Fear and Joy, by David Speer

Fear is the only emotion I remember feeling as I sat outside the operating room in our hospital’s labor and delivery area. Fear of not knowing what was happening around me. In nine months of pregnancy, my wife and I had never anticipated a Cesarean, and we were certainly unprepared for what was to come.

My wife Antionette and I had arrived at the hospital on May 13th, 2010, at 10:00 pm for a scheduled labor induction. The labor and delivery room was not like any hospital room I’d seen on T.V. It was quite spacious and, along with my wife’s motorized hospital bed, there was a hide-a-bed, a small sleeper sofa off to the side of her bed meant for me. There was also an incubator, a small chair, a restroom, and a sink with overhead cabinets.

The evening went like this: we would get up every two hours to walk around for twenty minutes, and we repeated these walks various times throughout the night. This, they told us, would help my wife dilate and ready her for labor. Between the walks, the nurse would administer Pitocin to my wife intravenously, to help push the labor along. Prior to this evening, I was used to six to eight hours of sleep at night, and even at that I did not make a habit out of waking up in the middle of sleep to walk around the room. I was exhausted, but I knew my wife needed me to stay alert for her. Finally, after a while, the nurse and my wife allowed me to sleep for a few hours.

When I woke up, there was a slight amount of tension in the room, almost palpable. My mother-in-law had arrived at some point when I had been asleep. For some reason no one was speaking or moving. Everyone remained quiet and still, as if they were waiting for a verdict from a jury. Meanwhile, I was thinking that something felt off, but no words escaped my lips. No matter what, I needed to be calm and collected for my wife’s sake. I noticed the time was 9:30 am. Twelve hours had passed since we’d first arrived at the hospital. My wife, I had learned shortly after waking up, was finally having contractions. I looked at the baby’s heart monitor and saw that with every contraction Antionette had, my son’s heart rate would drop from 140 beats per-minute to 70 beats. Of course, I panicked for a second and felt my heart skip a beat, but I kept my composure as I knew my wife should not know how worried I was. Moments later, the doctor came into our room.

“Okay, Doctor Brown,” Antionette answered, “Thank you for coming.” The doctor smiled, walked to the foot of her bed, lifted the sheet up to my wife’s knees and proceeded with an examination. After checking her for a few moments, the doctor brought her attention up and said, “Only three centimeters, we’ll give you another dose of Pitocin and check again in an hour or so.” The doctor continued saying things to the nurse and to Antionette, so I took this opportunity to excuse myself from the room and update my father-in-law on the birth of his grandson. Before I had the chance, the doctor came out the door and approached me with a stern look on her face. She said, “The baby hasn’t dropped yet, and your wife isn’t dilating like I’d hoped. If things don’t get going soon, we’re going to have to consider our options.”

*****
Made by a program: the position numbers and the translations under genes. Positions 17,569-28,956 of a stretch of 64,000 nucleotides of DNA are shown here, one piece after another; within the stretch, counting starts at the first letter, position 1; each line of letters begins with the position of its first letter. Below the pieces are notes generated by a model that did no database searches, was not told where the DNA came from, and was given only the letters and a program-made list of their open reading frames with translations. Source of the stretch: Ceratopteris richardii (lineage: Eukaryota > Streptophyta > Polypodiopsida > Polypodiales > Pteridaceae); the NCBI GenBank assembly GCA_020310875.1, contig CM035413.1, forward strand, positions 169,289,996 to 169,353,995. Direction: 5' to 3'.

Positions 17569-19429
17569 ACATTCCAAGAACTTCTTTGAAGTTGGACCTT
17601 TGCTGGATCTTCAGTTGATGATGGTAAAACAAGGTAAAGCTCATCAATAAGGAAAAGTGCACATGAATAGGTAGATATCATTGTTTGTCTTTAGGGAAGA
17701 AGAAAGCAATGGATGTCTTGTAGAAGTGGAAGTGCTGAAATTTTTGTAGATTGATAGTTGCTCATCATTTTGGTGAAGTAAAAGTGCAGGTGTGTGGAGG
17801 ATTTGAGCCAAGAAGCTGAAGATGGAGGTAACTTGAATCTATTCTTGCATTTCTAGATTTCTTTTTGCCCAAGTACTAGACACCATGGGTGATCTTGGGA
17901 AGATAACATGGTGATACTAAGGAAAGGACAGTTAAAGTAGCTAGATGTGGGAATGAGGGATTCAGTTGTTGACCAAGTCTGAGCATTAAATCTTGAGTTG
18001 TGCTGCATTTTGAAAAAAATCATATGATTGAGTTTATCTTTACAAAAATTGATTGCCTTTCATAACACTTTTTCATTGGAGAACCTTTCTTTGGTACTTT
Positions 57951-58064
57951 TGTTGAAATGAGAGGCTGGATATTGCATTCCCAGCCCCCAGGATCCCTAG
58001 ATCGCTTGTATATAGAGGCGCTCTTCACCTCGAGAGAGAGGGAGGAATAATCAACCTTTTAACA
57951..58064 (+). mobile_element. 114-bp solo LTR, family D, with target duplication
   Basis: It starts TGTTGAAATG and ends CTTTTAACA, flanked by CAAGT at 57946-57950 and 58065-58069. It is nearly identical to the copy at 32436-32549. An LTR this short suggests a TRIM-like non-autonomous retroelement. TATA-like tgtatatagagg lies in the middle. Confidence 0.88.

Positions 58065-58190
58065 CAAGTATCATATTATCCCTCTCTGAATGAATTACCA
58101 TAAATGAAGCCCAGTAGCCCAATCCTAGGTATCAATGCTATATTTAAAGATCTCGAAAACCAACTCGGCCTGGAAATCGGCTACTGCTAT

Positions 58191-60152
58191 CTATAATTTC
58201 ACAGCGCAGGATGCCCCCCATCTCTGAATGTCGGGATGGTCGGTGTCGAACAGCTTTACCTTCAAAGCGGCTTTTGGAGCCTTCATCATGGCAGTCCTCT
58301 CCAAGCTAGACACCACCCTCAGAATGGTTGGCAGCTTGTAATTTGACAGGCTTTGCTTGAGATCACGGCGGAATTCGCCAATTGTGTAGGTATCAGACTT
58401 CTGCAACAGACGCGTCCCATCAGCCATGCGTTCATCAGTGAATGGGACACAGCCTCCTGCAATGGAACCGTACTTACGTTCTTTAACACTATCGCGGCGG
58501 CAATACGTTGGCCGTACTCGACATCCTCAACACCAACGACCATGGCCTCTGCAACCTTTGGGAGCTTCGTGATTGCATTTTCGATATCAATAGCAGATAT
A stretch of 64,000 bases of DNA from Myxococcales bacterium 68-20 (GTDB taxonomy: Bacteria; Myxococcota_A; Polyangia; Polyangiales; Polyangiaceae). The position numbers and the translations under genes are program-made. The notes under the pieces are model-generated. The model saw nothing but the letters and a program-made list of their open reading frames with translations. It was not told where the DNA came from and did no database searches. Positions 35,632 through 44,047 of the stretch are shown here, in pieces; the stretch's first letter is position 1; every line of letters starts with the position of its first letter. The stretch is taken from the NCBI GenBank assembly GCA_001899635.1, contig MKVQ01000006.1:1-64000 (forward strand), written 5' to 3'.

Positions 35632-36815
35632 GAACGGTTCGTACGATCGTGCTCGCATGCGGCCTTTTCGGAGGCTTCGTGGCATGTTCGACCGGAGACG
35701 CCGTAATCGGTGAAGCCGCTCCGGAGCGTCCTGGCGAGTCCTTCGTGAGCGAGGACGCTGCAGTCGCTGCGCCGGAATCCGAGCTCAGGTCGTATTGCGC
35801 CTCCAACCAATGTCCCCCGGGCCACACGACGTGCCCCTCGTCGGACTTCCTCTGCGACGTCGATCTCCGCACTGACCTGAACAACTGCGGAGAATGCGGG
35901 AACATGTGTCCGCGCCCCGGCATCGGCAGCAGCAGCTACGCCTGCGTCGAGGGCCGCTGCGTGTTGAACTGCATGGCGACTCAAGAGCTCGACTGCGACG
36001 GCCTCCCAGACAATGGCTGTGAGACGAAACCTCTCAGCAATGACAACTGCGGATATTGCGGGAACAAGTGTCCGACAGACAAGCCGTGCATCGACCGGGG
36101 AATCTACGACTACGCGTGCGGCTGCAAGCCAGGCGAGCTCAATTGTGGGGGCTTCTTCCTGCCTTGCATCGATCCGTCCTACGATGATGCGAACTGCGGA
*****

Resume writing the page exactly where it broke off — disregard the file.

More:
“What do you mean, doc?” I asked, with a stutter in my voice.

“We may have to perform an emergency cesarean.”

“Oh, ok.” I felt the blood leave my face and I must have turned as pale as a ghost. I remember my jaw dropping as the doctor walked away. For a moment fear set in, but I had to keep it together for my wife. What is an emergency cesarean? I’d had the time to educate myself for the labor induction, but a C-Section was something I’d heard about and had no time to study. Furthermore, an emergency C-Section was completely foreign to me. I knew it was some form of surgery, but how safe was it?

I decided I should tell my wife, as she would certainly find out soon enough. I re-entered the room, gathering the nerve to inform her of the news, but the nurse had already beat me to it. She was in the middle of explaining the possibility of a need for a cesarean as I approached my wife’s bed, and this I was grateful for. I knew my wife would have questions and the nurse was the one who knew the answers.

I have always been a strong man, both physically and emotionally, but for the first time that I could recall, I felt powerless. So much was happening so quickly and if any one of these things went wrong it could change our lives, forever.

As one nurse was wrapping-up the conversation with my wife, a nurse’s aide came into the room and handed me a package of items in a plastic bag. Inside I found blue scrubs, a hair-net, and shoe covers. “When do I put these on?” I asked.

My wife, through her newly placed oxygen mask, shouted, “NOW!”

I tried to put the scrubs on as fast as possible, but when trying to do so, I was nervous and fumbling and ripped one of the shoe covers. The nurse brought me a replacement. They started wheeling my wife out of the room. I put the new shoe cover on, and somehow remembered to grab the camera, placing it in my shirt pocket as I followed the nurse out to the door and over to the operating room.